Articles: Cases/PSU
 

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Testbed and Testing Methodology

We test assembled system cases at a constant ambient temperature of 23°C maintained by an air conditioner. As we assume that most users prefer low-noise computers, we set the speed of the CPU and system fans (connected via the mainboard’s 3-pin connectors) at the Silent mode (the quietest mode in the mainboard’s BIOS). If a system case has its own speed controller, we switch it to its minimum speed, too. We do not change the default configuration of air flows determined by system case design.

The following components are installed into each system case:

  • Intel Core 2 Duo E6850 processor (3.00 GHz)
  • Zalman CNPS9500 AT cooler
  • ASUS P5E Socket 775 mainboard (Intel X38)
  • Western Digital Raptor WD740GD hard disk (74 GB, 3.5”, 10,000 RPM, SATA)
  • Three Western Digital Raptor WD740ADFD hard disks (3.5”, 10,000 RPM, SATA)
  • 2GB DDR2-800 SDRAM memory module Patriot PDC24G6400LLK (PC6400, 800 MHz, CL4)
  • HIS HD 3870 IceQ3 Turbo H387Q512NP graphics card (Radeon HD 3870)
  • OCZ OCZ-ZS550W (550 W)
  • Microsoft Windows 7 Home Premium 32-bit SP1

We test system cases with their bundled PSUs if they have one. If not stated otherwise, the HDDs are listed in the order of their placement from the top HDD bay downwards without any gaps.

The temperature of the CPU is measured with Core Temp 0.99.8. HDD, GPU and mainboard temperatures are measured with CPUID Hardware Monitor. The speed of the fans is measured with an optical tachometer Velleman DTO2234. There are the following test modes:

  • Idle
  • IOMeter (IOMeter’s Access Time test running on all the HDDs to load them fully)
  • Linpack (Linpack-based Intel Burn Test 2.5 runs in the stress test mode, loading both CPU cores; we show you the peak temperature of the hottest CPU core in the diagrams)
  • MSI Kombustor (full-screen mode, DirectX 9 rendering, 1280x1024 with 8x MSAA, Xtreme burn-in; we show you the peak temperature of the hottest CPU core in the diagrams)

Every temperature is read after the system has worked for half an hour in the current test mode. The following table shows the temperatures of the components if the system is assembled without an enclosure (“open testbed”).

Open Testbed

The noise level is evaluated subjectively.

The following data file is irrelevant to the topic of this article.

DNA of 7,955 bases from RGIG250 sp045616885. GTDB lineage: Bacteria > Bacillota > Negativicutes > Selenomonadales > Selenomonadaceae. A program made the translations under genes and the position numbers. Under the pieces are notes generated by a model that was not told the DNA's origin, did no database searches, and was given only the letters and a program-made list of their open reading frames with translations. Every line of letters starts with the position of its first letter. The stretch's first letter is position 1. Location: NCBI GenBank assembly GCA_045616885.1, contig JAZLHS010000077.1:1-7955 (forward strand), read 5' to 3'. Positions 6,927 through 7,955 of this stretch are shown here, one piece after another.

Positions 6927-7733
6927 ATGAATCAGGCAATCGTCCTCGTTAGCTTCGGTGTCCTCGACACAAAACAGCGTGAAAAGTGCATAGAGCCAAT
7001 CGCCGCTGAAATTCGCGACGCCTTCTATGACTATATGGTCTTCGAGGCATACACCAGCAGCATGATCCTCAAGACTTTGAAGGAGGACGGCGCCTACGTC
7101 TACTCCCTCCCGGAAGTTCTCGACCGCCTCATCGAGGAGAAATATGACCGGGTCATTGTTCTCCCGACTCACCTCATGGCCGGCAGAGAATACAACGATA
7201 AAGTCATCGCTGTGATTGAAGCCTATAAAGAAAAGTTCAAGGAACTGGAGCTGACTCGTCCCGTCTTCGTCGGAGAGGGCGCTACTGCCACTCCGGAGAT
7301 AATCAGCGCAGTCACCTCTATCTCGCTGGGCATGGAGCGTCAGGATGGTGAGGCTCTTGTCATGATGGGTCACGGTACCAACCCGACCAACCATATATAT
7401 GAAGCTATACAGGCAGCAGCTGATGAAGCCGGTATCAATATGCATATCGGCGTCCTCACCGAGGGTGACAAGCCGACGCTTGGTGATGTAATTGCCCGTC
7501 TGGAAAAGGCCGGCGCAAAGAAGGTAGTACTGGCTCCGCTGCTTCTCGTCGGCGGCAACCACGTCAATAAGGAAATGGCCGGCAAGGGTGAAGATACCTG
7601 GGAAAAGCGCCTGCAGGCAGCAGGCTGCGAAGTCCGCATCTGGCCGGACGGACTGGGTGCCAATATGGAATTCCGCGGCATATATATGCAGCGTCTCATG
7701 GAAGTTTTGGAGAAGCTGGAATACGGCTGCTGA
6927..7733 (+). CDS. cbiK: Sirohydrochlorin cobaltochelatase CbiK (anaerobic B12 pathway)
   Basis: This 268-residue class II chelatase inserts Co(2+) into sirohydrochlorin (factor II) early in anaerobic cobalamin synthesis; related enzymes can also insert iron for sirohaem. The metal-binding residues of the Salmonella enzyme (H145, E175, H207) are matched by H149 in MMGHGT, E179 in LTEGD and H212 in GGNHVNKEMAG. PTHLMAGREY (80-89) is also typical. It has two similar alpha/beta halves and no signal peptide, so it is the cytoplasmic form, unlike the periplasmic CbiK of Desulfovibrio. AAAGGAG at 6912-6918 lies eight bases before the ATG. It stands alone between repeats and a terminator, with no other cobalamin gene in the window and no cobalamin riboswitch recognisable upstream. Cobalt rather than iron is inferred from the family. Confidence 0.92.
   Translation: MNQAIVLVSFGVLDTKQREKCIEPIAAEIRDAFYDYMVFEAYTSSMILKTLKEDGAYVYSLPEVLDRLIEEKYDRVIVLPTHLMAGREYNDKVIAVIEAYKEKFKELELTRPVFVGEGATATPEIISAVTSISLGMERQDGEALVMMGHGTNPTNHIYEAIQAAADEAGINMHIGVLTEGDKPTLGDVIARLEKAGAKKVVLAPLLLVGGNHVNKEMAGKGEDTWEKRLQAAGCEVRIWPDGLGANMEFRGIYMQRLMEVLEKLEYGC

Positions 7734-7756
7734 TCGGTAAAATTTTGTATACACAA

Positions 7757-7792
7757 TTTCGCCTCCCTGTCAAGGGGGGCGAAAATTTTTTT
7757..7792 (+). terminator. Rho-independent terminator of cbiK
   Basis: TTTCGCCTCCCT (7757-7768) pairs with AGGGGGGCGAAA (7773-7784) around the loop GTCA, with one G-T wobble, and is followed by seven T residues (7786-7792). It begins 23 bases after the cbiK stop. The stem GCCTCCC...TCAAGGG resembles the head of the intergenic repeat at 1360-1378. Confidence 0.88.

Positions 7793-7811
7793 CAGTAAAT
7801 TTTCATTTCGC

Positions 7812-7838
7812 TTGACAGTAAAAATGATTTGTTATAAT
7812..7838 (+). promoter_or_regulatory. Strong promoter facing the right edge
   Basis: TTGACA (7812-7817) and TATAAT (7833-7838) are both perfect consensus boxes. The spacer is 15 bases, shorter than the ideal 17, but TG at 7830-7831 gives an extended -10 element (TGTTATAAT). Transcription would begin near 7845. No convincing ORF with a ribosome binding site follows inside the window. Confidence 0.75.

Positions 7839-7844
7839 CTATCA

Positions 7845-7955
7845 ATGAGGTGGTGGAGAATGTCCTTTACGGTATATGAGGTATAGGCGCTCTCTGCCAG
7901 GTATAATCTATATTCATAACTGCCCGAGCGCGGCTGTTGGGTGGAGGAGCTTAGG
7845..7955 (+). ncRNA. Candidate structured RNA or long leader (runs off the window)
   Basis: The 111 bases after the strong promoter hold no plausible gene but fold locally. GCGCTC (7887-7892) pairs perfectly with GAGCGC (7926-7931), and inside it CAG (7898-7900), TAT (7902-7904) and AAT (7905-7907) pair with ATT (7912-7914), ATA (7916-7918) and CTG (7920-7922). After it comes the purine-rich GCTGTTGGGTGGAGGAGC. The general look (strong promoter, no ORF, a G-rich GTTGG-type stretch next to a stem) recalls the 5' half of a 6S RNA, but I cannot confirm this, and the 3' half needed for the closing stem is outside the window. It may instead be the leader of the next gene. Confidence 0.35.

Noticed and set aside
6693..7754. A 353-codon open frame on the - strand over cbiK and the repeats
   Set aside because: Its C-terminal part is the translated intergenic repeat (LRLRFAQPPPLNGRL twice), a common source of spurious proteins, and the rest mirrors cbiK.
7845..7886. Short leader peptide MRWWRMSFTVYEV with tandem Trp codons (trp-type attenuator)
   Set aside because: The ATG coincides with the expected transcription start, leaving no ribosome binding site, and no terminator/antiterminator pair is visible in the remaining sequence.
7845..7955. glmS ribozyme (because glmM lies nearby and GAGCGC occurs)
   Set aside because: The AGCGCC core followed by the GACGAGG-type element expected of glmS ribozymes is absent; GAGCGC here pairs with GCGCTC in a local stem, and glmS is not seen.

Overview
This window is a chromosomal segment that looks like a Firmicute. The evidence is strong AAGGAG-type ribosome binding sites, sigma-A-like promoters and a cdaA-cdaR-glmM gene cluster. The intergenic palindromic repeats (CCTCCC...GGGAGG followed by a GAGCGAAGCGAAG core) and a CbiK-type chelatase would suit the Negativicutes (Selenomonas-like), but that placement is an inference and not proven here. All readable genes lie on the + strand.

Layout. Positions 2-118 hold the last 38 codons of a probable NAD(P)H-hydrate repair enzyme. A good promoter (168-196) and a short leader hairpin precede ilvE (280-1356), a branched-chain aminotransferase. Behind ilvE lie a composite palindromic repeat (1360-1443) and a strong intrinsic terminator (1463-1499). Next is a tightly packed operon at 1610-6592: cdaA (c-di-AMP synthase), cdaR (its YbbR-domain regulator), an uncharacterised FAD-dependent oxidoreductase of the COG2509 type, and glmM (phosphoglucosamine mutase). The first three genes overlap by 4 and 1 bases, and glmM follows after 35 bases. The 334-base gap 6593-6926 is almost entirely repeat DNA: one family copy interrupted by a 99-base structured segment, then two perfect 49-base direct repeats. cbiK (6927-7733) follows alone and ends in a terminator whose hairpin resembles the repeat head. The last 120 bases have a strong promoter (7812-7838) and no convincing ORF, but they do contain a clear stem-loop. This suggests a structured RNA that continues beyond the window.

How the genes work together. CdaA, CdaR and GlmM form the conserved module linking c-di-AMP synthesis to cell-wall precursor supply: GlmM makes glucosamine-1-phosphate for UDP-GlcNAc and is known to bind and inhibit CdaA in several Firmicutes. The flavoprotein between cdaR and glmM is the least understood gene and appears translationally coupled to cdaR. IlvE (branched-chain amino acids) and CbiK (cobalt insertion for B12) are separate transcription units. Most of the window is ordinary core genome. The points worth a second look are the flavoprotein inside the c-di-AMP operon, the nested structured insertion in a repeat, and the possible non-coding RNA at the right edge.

Performance

There was only one exception from our long-established testing method. The fans of the Eleven Hundred have short cables, so we used their default connection to the internal card powered by a PATA power connector and without any speed regulation. We tested the P280 at both the minimum and maximum speed of its fans.

Antec One

As you can see, the Antec One is quite good at cooling the components, despite the fact that it has exhaust fans at the back of the chassis only.

The four Raptor drives are installed close to each other, but the temperature of the hottest of them is no higher than 42°. So we can expect ordinary HDDs with a spindle rotation speed of 5400 to 7200 RPM to have a comfortable operating temperature below 40°C even if the Antec One’s basic cooling is not improved.

But if you add a low-speed front-panel fan, even 10,000RPM HDDs are going to have a comfortably low temperature.

The rest of the components are cooled properly, too. They have lower temperatures than in most other system cases priced at up to $100.

Antec Eleven Hundred

The Eleven Hundred is much bigger than the Antec One, so the higher temperature of the HDDs, which lack a front-panel fan, is not a surprise: the back-panel fans find it harder now to ensure a strong air flow in the front part of the chassis.

The temperature of the other components is even better than that of Antec’s junior gaming product thanks to the top 200 mm fan.

So, the Eleven Hundred provides good ventilation out of the box, yet it can do better if you install fans in front of the disk rack.

Antec P280 (high)

First, let’s check out the Antec P280 at the maximum speed of its fans, which is not actually what it’s meant for. Its advanced soundproofing is just not designed for high-speed fans.

However, even with the fans rotating at high speeds, the P280 is overall inferior to the Eleven Hundred which is designed in a similar way. The hard disks are cooled better (because one of the top fans is located closer to the front panel) but the other components are 1 or 2 degrees hotter.

Antec P280 (low)

It’s different at the low speed: the HDDs in the middle of the rack are almost as hot as 50°C whereas the CPU is hotter than 70°C at peak load.

So, while the first two system cases do not require front fans, we strongly recommend installing them on the P280.

 
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